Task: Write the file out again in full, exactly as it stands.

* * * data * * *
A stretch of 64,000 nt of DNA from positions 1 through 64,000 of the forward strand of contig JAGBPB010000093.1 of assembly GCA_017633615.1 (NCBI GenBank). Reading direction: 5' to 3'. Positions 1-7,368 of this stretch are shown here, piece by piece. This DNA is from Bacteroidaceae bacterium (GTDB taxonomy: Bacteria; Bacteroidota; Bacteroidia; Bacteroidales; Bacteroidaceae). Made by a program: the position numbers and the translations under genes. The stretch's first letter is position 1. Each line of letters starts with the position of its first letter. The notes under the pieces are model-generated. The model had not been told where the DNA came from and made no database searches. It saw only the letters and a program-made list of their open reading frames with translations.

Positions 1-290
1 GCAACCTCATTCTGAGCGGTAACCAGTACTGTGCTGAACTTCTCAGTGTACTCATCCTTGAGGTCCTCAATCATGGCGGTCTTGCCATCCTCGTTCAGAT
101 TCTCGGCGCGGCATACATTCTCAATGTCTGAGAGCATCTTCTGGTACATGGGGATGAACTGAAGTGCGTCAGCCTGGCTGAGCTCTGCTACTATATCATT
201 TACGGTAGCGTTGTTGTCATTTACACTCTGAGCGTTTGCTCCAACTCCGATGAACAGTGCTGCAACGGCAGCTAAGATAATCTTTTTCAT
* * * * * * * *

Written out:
A stretch of 64,000 nt of DNA from positions 1 through 64,000 of the forward strand of contig JAGBPB010000093.1 of assembly GCA_017633615.1 (NCBI GenBank). Reading direction: 5' to 3'. Positions 1-7,368 of this stretch are shown here, piece by piece. This DNA is from Bacteroidaceae bacterium (GTDB taxonomy: Bacteria; Bacteroidota; Bacteroidia; Bacteroidales; Bacteroidaceae). Made by a program: the position numbers and the translations under genes. The stretch's first letter is position 1. Each line of letters starts with the position of its first letter. The notes under the pieces are model-generated. The model had not been told where the DNA came from and made no database searches. It saw only the letters and a program-made list of their open reading frames with translations.

Positions 1-290
1 GCAACCTCATTCTGAGCGGTAACCAGTACTGTGCTGAACTTCTCAGTGTACTCATCCTTGAGGTCCTCAATCATGGCGGTCTTGCCATCCTCGTTCAGAT
101 TCTCGGCGCGGCATACATTCTCAATGTCTGAGAGCATCTTCTGGTACATGGGGATGAACTGAAGTGCGTCAGCCTGGCTGAGCTCTGCTACTATATCATT
201 TACGGTAGCGTTGTTGTCATTTACACTCTGAGCGTTTGCTCCAACTCCGATGAACAGTGCTGCAACGGCAGCTAAGATAATCTTTTTCAT